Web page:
Another reason may be the characteristic of the catheters. The lower part of the balloon is shorter than that of a Foley’s catheter. When a balloon completely invaginates into the uterus, the water in the balloon cannot be extracted. CTG findings of variable decelerations appear unrelated at first glance, but the possibility that the aberration of the obstetrical single balloon into the uterus was the trigger cannot be ruled out. The biggest focus in this case was the possibility of a mechanical stimulus causing bleeding and placental abruption. There are some reports that placenta abruption occurred after insertion of intrauterine catheters.3,8

Therefore, we attempted artificial rupture of the fetal membranes to prevent the progression of membrane abruption, thereby reducing the intrauterine pressure. Rupturing the membranes was expected to forestall placental abruption. We also attempted to facilitate the progress of labor by inducing uterine contractions.

An earlier report described the use of an obstetrical single balloon for cervical ripening in a case of premature rupture of the membranes, where aberration of the obstetrical single balloon was confirmed on pelvic examination the following day. Labor induction was commenced with the expectation that the obstetrical single balloon would be naturally expelled, but a pelvic examination half-way through the course of labor revealed that a part of the obstetrical single balloon was palpable. The obstetrical single balloon was removed with gentle pulling, causing a prolapse of the umbilical cord and resulting in an emergency cesarean section. In two other cases, the MINI METRO was expelled as the fetus was delivered.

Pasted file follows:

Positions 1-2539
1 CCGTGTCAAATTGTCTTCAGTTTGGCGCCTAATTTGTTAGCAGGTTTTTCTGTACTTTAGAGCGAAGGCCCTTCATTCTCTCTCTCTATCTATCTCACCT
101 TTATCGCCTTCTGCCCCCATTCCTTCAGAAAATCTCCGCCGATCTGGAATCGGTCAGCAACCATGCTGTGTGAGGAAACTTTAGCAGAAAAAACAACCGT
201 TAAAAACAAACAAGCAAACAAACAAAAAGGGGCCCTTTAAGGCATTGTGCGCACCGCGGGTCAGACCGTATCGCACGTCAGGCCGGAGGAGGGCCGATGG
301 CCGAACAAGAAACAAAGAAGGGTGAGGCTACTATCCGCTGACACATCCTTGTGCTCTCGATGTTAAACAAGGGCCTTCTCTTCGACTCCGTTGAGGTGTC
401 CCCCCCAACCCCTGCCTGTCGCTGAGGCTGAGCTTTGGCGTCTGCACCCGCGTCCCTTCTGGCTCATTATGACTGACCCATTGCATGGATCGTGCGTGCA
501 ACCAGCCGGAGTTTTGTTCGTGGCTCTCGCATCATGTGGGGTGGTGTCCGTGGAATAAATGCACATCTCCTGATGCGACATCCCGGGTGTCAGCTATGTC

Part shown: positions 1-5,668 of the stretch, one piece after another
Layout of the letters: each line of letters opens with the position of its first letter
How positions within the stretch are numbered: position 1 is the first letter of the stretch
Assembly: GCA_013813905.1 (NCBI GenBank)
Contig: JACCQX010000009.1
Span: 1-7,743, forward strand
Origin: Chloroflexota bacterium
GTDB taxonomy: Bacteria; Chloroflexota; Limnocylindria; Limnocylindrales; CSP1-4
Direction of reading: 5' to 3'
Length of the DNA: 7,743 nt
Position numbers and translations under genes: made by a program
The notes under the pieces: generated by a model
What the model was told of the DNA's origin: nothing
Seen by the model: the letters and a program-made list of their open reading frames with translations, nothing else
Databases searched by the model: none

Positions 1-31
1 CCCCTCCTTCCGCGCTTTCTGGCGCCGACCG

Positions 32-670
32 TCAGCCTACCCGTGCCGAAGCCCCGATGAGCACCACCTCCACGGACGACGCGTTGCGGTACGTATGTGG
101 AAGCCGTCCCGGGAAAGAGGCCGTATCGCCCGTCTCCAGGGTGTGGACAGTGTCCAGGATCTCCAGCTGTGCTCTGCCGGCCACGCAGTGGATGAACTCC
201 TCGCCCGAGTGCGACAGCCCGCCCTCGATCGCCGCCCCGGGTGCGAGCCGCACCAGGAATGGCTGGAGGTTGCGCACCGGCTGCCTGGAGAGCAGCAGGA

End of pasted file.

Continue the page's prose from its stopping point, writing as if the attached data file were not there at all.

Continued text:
Thus, while it is likely that more cases of aberration following the rupture of membranes occur than are reported, to the best of our knowledge, this case report is the first to describe obstetrical single balloon aberration into the uterus despite intact fetal membranes.